Wednesday, September 29, 2010

The USA and Religion: Pew Research Survey--Knowledge vs Faith


Religions are on the blackboard, and religious believers should be at the blackboard, in this illustration for the highly respected Pew Research Center's U.S. Religious Knowledge Survey. The results show that most Americans need teaching about aspects of their own religion, despite being strong in their faith, and about other religions. Agnostics, atheists and Jews scored the highest, with Mormons outscoring Protestants and Catholics. The full report is worth reading, or at least the Executive Summary.

I was surprised by the comparative results by religious group, Who Knows What About Religion?. "Race" plays a role in shaping religious knowledge for White, Black, and Hispanic Americans, even within their respective religions, ie Protestantism and Catholicism. Not only are the rituals different, the knowledge base is. This is consistent with impressions gathered about "The Black Church" from its adherents, and with the historical circumstances of these groups and their religious evolution in the USA.

Then again, religious knowledge scores increased with higher educational levels so perhaps the results reflect more on socio-economic status and access to higher education. Higher Education was the single most important factor, of the Factors Linked With Religious Knowledge, independent of age, race, gender (men scored higher than women), religious studies, or political affiliation (Republicans scored higher than Independants, and Democrats scored lowest).

Interestingly, Jews, atheists and agnostics were survey along with White, Black, and Hispanic Protestants, Evangelicals, and Catholics, but few Muslims, Hindus, or Buddhists. The latter are included individually in the projections from the sample population to the total population, but the number of interviewees from each group was too small to report on these religious groups. More methodological details are available here.  I am surprised that more interviews weren't done with these groups to include their results independently, given US demographics,: Christian (82.3%); Unaffiliated, including atheist or agnostic (11.6%); Jewish (1.2% to 2.2%); Muslim (1.0 to 2.0%); Buddhism (0.5% to 0.9%); Hinduism (~0.5 %); other (1.4%).


How well would you do? Interactive quiz.
If you take the quiz, and you want to tell, what were your results, areas of strength, and areas of knowledge gaps?
Were you surprised by key tenets of your own religion?
If you are American, how good is your knowledge of religion and the Constitution?
What are the implications of having strong faith in, but poor knowledge of, one's religion?
How meaningful is one's faith if one has little knowledge of other belief systems?
Should Muslim, Hindu, and Buddhist Americans also been surveyed sufficiently in your opinion? Why/why not?
Any other comments, thoughts, impressions, experiences?

Tuesday, September 28, 2010

Brother-Sister Sibling Relationships in Saudi Arabia: Some Saudi Women Bloggers Share Their Perspectives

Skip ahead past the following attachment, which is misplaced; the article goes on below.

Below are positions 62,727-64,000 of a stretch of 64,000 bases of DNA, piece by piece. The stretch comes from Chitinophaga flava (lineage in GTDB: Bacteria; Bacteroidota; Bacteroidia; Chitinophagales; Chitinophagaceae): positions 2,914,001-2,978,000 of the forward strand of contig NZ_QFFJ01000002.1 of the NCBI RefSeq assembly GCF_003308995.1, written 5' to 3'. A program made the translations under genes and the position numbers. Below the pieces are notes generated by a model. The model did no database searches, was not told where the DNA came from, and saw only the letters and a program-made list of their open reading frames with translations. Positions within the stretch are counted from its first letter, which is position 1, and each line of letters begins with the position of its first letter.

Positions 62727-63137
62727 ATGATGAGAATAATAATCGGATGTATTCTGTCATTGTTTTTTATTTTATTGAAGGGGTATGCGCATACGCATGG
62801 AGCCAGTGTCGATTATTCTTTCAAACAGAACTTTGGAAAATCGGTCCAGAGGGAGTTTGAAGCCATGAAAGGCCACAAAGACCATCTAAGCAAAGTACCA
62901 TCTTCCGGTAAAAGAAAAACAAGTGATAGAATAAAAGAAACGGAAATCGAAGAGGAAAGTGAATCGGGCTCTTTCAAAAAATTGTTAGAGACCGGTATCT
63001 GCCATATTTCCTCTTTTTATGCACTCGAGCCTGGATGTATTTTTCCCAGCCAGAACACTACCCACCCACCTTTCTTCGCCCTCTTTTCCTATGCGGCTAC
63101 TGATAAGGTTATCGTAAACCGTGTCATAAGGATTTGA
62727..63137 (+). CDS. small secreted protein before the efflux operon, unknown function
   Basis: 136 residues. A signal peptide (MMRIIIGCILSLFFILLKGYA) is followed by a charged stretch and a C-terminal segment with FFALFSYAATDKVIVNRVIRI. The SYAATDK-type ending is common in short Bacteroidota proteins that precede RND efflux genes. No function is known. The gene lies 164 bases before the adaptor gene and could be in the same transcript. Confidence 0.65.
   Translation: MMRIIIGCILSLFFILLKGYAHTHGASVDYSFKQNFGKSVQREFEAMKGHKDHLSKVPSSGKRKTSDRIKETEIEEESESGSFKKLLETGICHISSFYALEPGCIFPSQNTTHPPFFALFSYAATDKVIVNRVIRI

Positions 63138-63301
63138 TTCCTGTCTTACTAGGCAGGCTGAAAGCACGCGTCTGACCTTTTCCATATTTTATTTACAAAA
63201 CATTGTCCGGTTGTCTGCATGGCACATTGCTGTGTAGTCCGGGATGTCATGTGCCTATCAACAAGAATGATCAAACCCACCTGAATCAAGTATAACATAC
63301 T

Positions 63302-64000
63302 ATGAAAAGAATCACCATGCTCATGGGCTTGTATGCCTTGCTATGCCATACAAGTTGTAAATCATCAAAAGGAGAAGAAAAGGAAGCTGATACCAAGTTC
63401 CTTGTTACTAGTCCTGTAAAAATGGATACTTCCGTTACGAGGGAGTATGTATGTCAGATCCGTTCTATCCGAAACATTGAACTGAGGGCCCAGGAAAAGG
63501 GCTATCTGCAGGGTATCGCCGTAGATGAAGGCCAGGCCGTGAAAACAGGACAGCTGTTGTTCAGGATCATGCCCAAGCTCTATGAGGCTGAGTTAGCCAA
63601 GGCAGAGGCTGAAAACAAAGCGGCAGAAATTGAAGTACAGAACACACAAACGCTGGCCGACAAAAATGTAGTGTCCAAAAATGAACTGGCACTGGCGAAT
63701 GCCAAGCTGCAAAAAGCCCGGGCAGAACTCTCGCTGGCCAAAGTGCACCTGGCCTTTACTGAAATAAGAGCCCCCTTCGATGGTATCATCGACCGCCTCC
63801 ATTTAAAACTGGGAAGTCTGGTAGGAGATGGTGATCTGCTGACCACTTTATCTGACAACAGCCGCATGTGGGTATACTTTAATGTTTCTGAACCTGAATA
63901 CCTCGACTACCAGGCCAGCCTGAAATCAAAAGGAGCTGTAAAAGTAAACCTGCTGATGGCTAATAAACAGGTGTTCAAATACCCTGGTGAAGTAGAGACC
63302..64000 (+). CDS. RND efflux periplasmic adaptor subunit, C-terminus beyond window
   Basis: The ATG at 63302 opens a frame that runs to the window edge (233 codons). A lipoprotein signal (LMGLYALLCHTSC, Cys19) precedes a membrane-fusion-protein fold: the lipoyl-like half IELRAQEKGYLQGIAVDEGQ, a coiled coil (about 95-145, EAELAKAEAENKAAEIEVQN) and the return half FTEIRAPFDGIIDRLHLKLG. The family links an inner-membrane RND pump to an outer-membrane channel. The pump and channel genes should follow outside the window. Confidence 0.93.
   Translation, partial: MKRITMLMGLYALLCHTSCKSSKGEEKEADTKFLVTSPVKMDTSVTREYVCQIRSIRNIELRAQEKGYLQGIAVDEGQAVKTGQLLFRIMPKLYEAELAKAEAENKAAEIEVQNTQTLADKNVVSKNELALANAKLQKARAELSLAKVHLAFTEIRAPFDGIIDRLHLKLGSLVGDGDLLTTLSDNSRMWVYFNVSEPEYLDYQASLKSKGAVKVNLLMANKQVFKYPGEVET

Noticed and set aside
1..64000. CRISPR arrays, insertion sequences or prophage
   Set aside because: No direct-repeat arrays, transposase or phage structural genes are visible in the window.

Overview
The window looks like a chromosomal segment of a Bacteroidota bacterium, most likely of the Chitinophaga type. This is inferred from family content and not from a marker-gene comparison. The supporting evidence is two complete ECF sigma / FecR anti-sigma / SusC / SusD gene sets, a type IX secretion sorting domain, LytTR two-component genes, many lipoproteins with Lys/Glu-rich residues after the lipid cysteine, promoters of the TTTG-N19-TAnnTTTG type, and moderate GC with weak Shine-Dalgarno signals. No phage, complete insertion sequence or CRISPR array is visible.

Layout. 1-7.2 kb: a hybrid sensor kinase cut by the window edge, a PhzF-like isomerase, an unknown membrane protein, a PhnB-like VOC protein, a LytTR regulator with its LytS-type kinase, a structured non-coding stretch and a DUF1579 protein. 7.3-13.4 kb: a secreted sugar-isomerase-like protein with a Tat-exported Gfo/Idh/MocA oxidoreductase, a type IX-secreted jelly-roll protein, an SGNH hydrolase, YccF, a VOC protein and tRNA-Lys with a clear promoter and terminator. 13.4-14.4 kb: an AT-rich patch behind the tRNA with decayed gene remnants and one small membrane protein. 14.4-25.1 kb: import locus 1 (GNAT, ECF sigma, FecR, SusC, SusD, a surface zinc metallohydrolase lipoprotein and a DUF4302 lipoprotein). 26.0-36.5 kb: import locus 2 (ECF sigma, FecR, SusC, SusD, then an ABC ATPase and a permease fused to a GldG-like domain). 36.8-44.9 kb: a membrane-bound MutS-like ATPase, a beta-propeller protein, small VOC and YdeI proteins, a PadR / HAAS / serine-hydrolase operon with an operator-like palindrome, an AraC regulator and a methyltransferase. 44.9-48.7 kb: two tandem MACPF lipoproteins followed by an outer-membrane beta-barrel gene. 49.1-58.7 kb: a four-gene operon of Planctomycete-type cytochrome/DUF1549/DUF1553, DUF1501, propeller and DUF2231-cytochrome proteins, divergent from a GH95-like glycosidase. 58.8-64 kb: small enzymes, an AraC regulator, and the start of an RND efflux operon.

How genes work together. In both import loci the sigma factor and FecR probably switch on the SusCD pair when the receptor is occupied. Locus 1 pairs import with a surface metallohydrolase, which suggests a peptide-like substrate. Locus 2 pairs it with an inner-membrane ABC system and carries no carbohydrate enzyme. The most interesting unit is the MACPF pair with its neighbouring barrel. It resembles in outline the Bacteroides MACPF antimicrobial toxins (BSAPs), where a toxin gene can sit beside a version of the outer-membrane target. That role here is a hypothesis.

Saudi Bedouin brother and sister playing with their father, October 2003, Photograph by Reza for National Geographic

Sibling relationships have long interested me in terms of both the impact they have, as my patients attest to, and the relative neglect of their importance in psychotherapy research, teaching, and practice. This is one of the reasons I was struck by an initiative of blogger Hala Al-Dosari, of Hala_in_USA, to invite a number of Saudi women bloggers to do a post on their brother-sister relationships. Another reason was, of course, the insights these particular excellent bloggers bring to the relationship, including from a cultural perspective.

Saudi children at a Ramadan celebration, Al-Faisaliyah Mall, Riyadh, 2009

I have no brothers. My parents agreed prior to marriage to have 2 children only, no matter the gender. This was a direct reflection of my mother's being the youngest of 12 (10 living; 6 boys and 4 girls; 2 girls deceased in toddlerhood) in an immigrant Italian family struggling financially; and of having 6 older brothers who had the entitlements of boys in a traditional Italian family.

Her oldest brother was a father adjudant of the disciplinarian type; the next 3 were a "band of brothers", into mischief, and with little tolerance for the "young kids" (the last 4 children). The 5th brother--4 years older than  my mother--was wonderful, and protective as the oldest of the "young kids". He was a bright student, excellent swimmer, and a waterpolo player for the high school team, who sadly contracted nephritis and died at the age of 19. My mother was "sick" for a year, her mother never fully recovered.

The 6th brother was the closest in age to my mother (2 years older), and they were the closest in all things, with shared interests, hobbies, and secrets. He was the best man for my Dad at my parents' wedding, as they had become best friends too. He was my favourite uncle, and the one I was closest to growing up. Sadly, despite being slim and appearing fit, he had a massive heart attack and died--age 42. Smoker! (also male, and genetic loading) That death probably finished off my grandmother emotionally, as he was her favourite of all her children, and the one who took care of her always, before and after marriage and children of his own.

I have often wished I had a brother, especially when I am more than usually perplexed by Y chromosome people. Fortunately the hub and male friends step into the void with explanations and guesses, for which I am grateful. I recognize that not having brothers in a more traditional society would be a more significant difficulty--at least in the eyes of the traditional members of the society, and perhaps in the laws. In Saudi, where having a mahrem is more necessary, brothers, and many of them, may be more of an asset.

From the WHO site on Public Oral Health programmes, this one part of the Saudi programme for primary public school children